11.23.2005

Pharisees and Me

Posted by Douglas Wilson - 11/20/2005
www.dougwils.com

"The Pharisees are the principal bad guys in the New Testament, and they are caricatured as such by the Lord Jesus Himself. But we frequently miss the spiritual lessons involved because we don’t understand polemical satire and caricature. We look at the portrait Jesus draws and we take it with a wooden literalism, and we therefore see the Pharisees as orcs and Nazis, and we think their temptations are not ours. But the Pharisees are not as bad as we think (they are not cartoon villains), and contemporary evangelicalism is therefore in far worse shape than we think. Almost all the condemnations that apply to them apply to us as well.

"What are the marks of a Pharisee? In Scripture, there are four basic marks. The first is contempt for others (Luke 18:9). The Pharisee loves to feel superior, loves to look down his nose. The second is superficial views of the need for forgiveness (Luke 7:47). The one who is forgiven little, loves little. The third is an overblown and heightened sense of fairness and unfairness (Luke 15:11-32; Matt. 20:1-16). The Pharisee loves to glance sideways at what is being done for others, or is being done by others. And the fourth is an unteachable spirit (Matt. 21:33-46). When confronted with the undeniable sinfulness of what he is doing, the Pharisee chooses to brazen it out, to argue the point, to make it a matter of "interpretation."

"When Jesus painted His caricature of them, He did so in a way that enabled us to see what was going on. And because it was two thousand years ago, we can see it—in them.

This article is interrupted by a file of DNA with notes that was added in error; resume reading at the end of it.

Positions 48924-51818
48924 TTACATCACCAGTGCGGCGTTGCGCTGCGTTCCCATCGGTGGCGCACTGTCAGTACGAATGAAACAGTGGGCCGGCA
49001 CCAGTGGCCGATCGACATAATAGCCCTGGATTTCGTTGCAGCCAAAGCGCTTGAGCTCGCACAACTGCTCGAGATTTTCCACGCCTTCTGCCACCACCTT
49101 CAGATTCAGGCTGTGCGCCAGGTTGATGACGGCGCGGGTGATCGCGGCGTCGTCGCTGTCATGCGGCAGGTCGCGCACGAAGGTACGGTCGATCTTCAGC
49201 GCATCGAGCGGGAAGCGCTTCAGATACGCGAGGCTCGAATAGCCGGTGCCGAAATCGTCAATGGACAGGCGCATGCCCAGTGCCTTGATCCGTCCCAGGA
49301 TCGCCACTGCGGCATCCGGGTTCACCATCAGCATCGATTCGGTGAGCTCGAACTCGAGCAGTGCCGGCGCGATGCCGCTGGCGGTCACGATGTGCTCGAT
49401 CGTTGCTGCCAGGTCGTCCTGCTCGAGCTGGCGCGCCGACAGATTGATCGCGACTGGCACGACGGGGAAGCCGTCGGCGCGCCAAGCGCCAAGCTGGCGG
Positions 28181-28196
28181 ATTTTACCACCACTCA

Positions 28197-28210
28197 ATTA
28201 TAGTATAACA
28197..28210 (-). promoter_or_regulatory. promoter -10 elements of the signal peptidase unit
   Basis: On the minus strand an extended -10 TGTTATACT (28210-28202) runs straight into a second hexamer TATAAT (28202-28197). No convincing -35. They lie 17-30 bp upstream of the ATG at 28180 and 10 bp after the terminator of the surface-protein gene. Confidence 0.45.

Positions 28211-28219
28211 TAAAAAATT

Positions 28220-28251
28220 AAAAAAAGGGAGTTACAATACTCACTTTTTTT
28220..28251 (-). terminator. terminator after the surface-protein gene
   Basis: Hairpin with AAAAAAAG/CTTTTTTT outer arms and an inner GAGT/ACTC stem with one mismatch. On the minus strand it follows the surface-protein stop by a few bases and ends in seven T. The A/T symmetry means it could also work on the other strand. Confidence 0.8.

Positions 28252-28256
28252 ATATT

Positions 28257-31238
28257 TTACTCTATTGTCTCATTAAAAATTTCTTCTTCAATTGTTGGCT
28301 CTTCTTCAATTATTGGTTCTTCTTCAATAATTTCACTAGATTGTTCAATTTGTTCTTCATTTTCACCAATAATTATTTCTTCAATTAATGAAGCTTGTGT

"We do not widen our phylacteries; we have floppy Bibles with ribbons in them. We do not offer lengthy prayers in the synagogues; we do in the churches. We do not look at the woman caught in adultery with contempt; we look at the immodestly-dressed college girl with contempt. And in a basic display of a censorious and religious bookkeeping system, our hearts (and sometimes our mouths) are full of phrases that rhyme with 'that’s not fair!' May God deliver us."

1 comment:

  1. I started to comment on this when I read it on Doug's blog (I decided not to).

    I read this and thought about many things I have experienced in the Reformed church. We simply don't think of ourselves as all that bad.

    His post mirrors something something that RC, Jr. has said in the past - whenever the Bible describes someone's sin we shouldn't think about how stupid that character was. We should ask ourselves how we sin in the same way.

    Conrad

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